Gavin Bollard said...

One of the great things about being an aspie myself is that I don't pick up on these non-verbal behaviours.

Sometimes my wife will say to me afterwards... "did you see that woman at the park who was rolling her eyes..."

erm... no.

I'm at the park for my kids. They're having a great time. I'm enjoying watching them.

It doesn't occur to me to think that the other parents there are doing anything different.

Anonymous said...

I think that you just have to let them roll their eyes. They obviously have NO clue on what kind of parenting challenges we face and can't grasp our anxiety, fear, and trepidation on a simple trip to the park.

Not every moment needs to be a teachable moment. I find the best teachers are moments of organic discovery, which is having kids just be kids. :)

Jenn said...

I confess I tend more to the helicopter side; I'm working on it, but it's hard. I would never, NEVER judge or criticize another parent for their own parenting style; I just am blessed with this fertile imagination that tends toward "worst case scenario" ALL THE TIME. Completely irrational, but there it is. It's awful. I suspect I miss a lot of good things worrying about what MIGHT happen.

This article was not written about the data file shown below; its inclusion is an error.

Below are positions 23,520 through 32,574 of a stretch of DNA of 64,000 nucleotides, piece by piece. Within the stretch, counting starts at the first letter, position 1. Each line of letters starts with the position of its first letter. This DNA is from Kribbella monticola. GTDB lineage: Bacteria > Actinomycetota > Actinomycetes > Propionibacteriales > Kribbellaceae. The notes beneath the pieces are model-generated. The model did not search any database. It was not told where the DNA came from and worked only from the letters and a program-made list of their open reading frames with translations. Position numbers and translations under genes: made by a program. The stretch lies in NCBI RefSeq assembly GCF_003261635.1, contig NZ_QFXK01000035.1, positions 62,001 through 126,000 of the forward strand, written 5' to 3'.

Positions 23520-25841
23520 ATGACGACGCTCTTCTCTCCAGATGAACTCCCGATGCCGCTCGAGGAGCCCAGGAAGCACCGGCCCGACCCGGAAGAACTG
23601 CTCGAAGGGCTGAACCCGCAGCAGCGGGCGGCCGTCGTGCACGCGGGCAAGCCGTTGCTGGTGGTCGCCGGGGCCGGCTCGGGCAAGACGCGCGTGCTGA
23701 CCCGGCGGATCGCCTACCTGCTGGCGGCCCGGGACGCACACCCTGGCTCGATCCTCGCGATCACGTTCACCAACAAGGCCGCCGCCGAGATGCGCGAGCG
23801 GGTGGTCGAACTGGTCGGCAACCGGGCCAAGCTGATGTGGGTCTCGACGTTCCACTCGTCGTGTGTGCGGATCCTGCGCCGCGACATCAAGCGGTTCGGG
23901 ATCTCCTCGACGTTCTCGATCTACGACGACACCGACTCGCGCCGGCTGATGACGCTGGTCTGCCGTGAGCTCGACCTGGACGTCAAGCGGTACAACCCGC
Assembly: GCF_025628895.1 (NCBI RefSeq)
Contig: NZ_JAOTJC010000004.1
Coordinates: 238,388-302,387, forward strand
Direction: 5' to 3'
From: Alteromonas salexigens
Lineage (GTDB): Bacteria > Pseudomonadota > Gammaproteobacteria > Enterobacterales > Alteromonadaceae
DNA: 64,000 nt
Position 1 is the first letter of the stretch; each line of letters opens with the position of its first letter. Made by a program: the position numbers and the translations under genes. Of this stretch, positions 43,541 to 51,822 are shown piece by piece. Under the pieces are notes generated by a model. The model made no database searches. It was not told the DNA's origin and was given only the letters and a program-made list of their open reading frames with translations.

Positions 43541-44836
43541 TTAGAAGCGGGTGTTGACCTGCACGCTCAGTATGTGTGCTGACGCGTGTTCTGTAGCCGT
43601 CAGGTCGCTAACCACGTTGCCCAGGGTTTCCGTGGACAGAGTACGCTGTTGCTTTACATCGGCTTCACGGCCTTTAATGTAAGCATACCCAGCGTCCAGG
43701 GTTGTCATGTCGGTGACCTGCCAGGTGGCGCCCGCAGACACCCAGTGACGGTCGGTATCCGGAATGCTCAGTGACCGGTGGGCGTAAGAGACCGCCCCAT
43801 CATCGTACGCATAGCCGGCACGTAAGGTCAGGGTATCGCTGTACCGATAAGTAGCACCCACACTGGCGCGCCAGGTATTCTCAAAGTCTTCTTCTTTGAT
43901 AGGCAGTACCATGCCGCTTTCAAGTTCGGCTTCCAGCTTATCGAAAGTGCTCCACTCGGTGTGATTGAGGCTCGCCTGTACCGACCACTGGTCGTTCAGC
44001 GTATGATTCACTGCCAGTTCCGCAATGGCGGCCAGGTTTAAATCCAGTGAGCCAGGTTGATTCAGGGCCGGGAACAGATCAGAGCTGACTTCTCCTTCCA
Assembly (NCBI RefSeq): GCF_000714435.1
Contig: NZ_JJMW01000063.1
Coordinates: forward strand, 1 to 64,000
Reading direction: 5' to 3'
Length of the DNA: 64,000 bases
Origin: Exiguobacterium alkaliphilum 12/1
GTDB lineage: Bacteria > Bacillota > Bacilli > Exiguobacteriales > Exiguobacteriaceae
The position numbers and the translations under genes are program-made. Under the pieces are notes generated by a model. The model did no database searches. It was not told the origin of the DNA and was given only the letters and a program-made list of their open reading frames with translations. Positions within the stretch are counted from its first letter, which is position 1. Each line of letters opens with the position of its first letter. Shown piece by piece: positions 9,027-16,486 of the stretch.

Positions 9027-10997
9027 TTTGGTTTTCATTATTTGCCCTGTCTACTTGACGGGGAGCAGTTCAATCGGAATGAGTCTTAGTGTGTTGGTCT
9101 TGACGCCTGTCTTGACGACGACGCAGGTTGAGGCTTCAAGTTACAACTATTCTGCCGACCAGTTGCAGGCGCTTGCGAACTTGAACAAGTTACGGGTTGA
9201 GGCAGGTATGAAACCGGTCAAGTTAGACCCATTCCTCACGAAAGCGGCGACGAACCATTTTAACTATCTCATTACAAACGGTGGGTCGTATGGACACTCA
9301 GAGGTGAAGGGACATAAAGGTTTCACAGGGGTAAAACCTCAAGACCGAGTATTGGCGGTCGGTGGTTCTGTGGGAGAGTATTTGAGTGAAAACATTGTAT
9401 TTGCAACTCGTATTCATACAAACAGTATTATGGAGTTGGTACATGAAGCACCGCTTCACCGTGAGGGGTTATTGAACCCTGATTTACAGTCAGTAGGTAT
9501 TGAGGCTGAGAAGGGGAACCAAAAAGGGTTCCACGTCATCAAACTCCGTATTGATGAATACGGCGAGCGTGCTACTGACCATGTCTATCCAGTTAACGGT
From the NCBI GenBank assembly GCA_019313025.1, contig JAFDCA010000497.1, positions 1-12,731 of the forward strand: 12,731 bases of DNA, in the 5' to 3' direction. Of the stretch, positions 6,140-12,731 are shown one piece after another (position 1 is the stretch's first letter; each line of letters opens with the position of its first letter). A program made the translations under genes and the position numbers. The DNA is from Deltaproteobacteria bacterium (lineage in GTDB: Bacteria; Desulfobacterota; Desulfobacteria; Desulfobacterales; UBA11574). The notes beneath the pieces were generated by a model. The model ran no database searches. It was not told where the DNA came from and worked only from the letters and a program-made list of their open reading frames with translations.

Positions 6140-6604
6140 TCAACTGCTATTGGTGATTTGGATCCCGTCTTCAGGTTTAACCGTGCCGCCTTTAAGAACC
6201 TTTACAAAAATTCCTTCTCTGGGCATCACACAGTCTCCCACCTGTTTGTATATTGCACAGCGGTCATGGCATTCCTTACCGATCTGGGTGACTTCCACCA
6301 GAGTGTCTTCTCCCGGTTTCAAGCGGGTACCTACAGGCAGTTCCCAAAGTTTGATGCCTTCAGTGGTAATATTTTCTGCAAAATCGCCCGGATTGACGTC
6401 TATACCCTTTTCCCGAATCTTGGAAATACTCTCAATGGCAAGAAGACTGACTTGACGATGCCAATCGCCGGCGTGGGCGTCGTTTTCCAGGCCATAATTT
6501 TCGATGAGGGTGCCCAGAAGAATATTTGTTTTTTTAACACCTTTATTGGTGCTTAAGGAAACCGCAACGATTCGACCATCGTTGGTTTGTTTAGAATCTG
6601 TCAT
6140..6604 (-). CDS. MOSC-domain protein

This is all really really good advice, and stuff I need to hear...

Heather B said...

I pratically wait for the parents to begin to roll their eyes at me as soon as my boys start to climb up the slides! I find it almost humerous when other children join them. The "helicopter parents" go INSANE over this! It's my own little piece of happy. The kids get such a great workout and nobody gets hurt:)

Anonymous said...